Beyond the skills gap: How the lack of systemic supports for teaching and learning undermines employer, student, and societal interests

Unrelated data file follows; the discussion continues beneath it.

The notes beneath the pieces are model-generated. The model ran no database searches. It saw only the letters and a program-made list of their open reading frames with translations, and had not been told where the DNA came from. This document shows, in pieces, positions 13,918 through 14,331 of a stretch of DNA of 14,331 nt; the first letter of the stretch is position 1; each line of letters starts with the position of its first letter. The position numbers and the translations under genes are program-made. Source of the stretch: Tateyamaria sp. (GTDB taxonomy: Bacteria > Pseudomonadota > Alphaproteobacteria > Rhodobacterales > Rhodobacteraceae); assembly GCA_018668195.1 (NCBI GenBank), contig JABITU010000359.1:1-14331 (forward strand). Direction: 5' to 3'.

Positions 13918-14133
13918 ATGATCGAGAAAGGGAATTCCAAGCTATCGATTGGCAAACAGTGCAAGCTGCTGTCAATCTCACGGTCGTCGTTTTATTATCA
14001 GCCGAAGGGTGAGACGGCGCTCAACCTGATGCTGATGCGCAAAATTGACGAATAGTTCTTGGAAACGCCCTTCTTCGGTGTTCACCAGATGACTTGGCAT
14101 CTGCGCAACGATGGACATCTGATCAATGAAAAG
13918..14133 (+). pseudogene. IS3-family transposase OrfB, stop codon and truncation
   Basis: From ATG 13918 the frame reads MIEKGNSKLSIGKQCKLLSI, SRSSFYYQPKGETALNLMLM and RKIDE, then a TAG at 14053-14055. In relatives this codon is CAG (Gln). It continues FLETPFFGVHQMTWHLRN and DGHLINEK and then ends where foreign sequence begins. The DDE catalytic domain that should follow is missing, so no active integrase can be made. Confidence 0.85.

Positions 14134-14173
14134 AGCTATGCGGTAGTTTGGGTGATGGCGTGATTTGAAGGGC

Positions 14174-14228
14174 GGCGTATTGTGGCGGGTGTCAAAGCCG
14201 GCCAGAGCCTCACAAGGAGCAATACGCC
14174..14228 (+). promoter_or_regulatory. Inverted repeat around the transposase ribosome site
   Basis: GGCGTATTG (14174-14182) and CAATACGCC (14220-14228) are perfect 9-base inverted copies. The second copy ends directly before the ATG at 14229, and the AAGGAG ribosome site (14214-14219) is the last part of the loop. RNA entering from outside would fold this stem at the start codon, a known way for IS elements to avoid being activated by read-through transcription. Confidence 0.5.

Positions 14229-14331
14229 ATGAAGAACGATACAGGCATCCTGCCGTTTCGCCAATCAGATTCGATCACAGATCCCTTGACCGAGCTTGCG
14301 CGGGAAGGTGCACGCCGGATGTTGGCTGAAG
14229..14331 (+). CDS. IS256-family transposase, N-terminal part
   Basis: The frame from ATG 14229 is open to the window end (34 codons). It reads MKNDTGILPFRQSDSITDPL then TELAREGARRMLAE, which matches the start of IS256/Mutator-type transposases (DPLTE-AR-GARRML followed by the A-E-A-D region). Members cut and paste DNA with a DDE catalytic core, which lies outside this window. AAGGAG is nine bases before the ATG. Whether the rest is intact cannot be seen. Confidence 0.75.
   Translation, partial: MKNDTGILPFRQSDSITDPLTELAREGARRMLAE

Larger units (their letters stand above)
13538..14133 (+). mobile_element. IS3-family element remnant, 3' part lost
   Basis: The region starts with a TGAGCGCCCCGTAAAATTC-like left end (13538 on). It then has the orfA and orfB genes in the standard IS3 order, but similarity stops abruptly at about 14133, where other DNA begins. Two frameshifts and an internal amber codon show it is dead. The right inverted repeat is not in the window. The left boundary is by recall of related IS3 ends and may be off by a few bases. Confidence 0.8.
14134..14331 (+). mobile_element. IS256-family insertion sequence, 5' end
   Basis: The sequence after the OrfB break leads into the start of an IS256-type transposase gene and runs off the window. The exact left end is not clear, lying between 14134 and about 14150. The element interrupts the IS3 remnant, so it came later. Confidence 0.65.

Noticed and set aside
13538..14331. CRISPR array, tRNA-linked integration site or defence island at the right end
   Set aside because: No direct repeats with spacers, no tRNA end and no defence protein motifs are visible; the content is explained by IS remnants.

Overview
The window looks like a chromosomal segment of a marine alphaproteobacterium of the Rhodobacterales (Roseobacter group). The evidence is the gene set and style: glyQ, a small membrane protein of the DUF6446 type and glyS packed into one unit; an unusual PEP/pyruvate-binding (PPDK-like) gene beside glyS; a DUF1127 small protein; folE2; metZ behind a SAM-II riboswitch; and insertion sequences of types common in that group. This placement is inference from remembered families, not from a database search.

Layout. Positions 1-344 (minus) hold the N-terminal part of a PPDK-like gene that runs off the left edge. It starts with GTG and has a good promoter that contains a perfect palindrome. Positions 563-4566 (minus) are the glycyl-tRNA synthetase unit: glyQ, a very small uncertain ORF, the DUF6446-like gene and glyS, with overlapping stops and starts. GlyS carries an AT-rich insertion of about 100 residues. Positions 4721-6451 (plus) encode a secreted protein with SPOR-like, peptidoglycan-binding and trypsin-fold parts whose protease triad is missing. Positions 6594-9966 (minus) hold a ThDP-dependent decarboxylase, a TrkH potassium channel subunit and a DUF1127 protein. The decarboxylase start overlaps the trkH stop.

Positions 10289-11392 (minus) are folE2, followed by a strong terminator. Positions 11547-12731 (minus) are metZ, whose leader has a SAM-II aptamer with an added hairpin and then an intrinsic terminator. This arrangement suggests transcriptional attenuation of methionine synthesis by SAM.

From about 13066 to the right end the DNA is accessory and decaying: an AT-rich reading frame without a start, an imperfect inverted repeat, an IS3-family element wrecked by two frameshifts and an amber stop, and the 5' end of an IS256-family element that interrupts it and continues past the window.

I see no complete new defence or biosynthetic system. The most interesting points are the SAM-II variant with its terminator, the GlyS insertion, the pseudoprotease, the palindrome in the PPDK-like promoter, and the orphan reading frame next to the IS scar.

The idea of a skills gap suggests that employers have jobs available but cannot find skilled applicants because higher education is poorly aligned with workforce needs. This idea is shaping higher education and workforce development policy at the national and state levels, yet limited research exists on the experiences of employers and educators with skills needs, teaching and training, and cross-sector relations. Using field theory to conceptualize the complex relations among specific industrial and educational contexts, the skills valued by actors within them (i.e., cultural capital), and how college-to-workforce transitions involve moving from one field to the next, we analyze interview data from 145 educators and employers. Results indicate a shared view that skills are not simply “skills” nor are they reducible to occupational categories, but instead involve complex habits of mind that encompass cognitive, inter-, and intra-personal competencies. Analyses also highlight the importance of active learning to cultivate these competencies, the paucity of workplace training, widespread use of screening for “culture fit” as part of hiring, and the existence of multiple forms of cross-sector partnerships that cultivate students’ social and cultural capital. We conclude that the skills gap, and the current focus on structural solutions such as career pathway programs and apprenticeships, is an incomplete response to a complex, cultural, and pedagogical problem. Instead, policymakers should focus on supporting the “skills infrastructure” in a systemic fashion by investing in teacher professional development, career services, and a variety of cross-field partnerships. Ultimately, we conclude that by narrowing ideas about the purpose of higher education to a sole focus on vocational preparation, the skills gap idea is fueling policies and practices that undermine the interests of employers, students, and society.